Credibility Review

Saturday, February 25, 2012

Credibility: How Leaders Gain and Lose It, Why People Demand It (J-B Leadership Challenge: Kouzes/Posner)

Credibility: How Leaders Gain and Lose It, Why People Demand It. James M. Kouzes, Barry Z. Posner. Wiley. 368 pages.

Review by Richard Pachter
I've worked for some interesting characters. Not my current or recent bosses, naturally, who are exemplary people, but in the past, I've dealt with a number of folks who may have been managers — they owned the title and occupied the office — though they clearly weren't leaders.

Their authority came from power and position rather than from their leadership or actions.  Some, I respected, but they didn't necessarily earn it from their work, just their titles, unfortunately.

They were the boss. Their words were one thing but their behavior was something else entirely. It's one thing to tell everyone that this next project is a life-and-death matter, but it's another matter entirely when everyone is still at work past closing time, and the boss is heading out the door. You've seen that movie, too, I'm sure!

Kouzes and Posner's new book, a revision of their  popular earlier edition, presents a wise and honest look at the basic qualities that leaders must possess. In aggregate, they can be described as "credibility."

Credibility, because there's an honesty and authenticity that's required. To be taken seriously, they write, it's insufficient to simply say all the appropriate things; the words and thoughts must align and be put into action on a consistent basis.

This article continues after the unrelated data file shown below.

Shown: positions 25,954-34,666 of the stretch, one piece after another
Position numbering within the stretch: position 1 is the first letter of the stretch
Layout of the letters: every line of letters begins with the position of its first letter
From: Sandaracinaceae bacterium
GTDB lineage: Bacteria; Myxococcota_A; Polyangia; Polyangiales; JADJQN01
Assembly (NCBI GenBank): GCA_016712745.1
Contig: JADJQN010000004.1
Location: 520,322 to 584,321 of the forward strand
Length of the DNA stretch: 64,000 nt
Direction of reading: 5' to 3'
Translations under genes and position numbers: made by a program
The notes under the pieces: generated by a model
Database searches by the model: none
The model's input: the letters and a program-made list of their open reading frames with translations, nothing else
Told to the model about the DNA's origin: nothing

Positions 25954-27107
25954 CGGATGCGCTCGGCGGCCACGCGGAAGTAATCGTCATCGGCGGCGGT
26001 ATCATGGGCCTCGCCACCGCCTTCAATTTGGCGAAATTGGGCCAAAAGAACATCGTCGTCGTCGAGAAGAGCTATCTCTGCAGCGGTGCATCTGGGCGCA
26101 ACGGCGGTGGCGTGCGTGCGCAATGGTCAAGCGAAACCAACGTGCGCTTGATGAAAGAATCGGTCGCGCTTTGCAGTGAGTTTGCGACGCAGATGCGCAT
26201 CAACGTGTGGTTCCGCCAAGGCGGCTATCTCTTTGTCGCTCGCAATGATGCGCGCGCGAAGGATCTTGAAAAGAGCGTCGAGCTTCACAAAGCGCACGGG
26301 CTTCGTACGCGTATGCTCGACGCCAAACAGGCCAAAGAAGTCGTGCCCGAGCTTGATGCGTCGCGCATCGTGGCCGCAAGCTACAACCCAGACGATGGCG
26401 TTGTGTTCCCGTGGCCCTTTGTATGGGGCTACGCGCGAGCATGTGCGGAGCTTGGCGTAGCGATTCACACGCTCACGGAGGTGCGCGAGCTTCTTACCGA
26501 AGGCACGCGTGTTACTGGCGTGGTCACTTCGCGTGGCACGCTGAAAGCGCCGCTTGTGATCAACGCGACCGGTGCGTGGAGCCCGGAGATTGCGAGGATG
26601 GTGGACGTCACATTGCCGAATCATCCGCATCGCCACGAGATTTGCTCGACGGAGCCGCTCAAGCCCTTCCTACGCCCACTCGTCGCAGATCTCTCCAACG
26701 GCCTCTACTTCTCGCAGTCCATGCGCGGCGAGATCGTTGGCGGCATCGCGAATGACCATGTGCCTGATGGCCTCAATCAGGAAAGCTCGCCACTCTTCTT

Some people might look the part. It's the James Buchanan Effect; he appeared every inch the leader but was ineffectual and is considered to be among the worst presidents ever by historians

Years ago, I worked for a tall woman with broad shoulders who allegedly knew how to manage — but not how to do the job. The team treated her with respect, but it was based more on their good manners than her proficiency. She looked great in meetings, though...

Most of us have an innate sense of what's real, and inauthenticity and lack of commitment are generally pretty obvious — palpable, even.

But if it's all so obvious, what need is there for a book? And why would it benefit from being revised and brought up to date?

Kouzes and Posner conducted a ton of interviews and present various examples and aspects of credibility in a very readable and comprehensible manner.

The numerous anecdotes and case studies are quite relatable, too.

The stories herein do a fine job of providing real-life situations to reflect upon and project one's own situations on, too.

Real leadership requires an arsenal of resources but you can't fake credibility; cracks show up sooner or later. But Kouzes and Posner provide a nice reality check for those whose authenticity might be lacking. The challenge, as always, is in getting them to recognize and act upon it.


  © Template by 2008

Back to TOP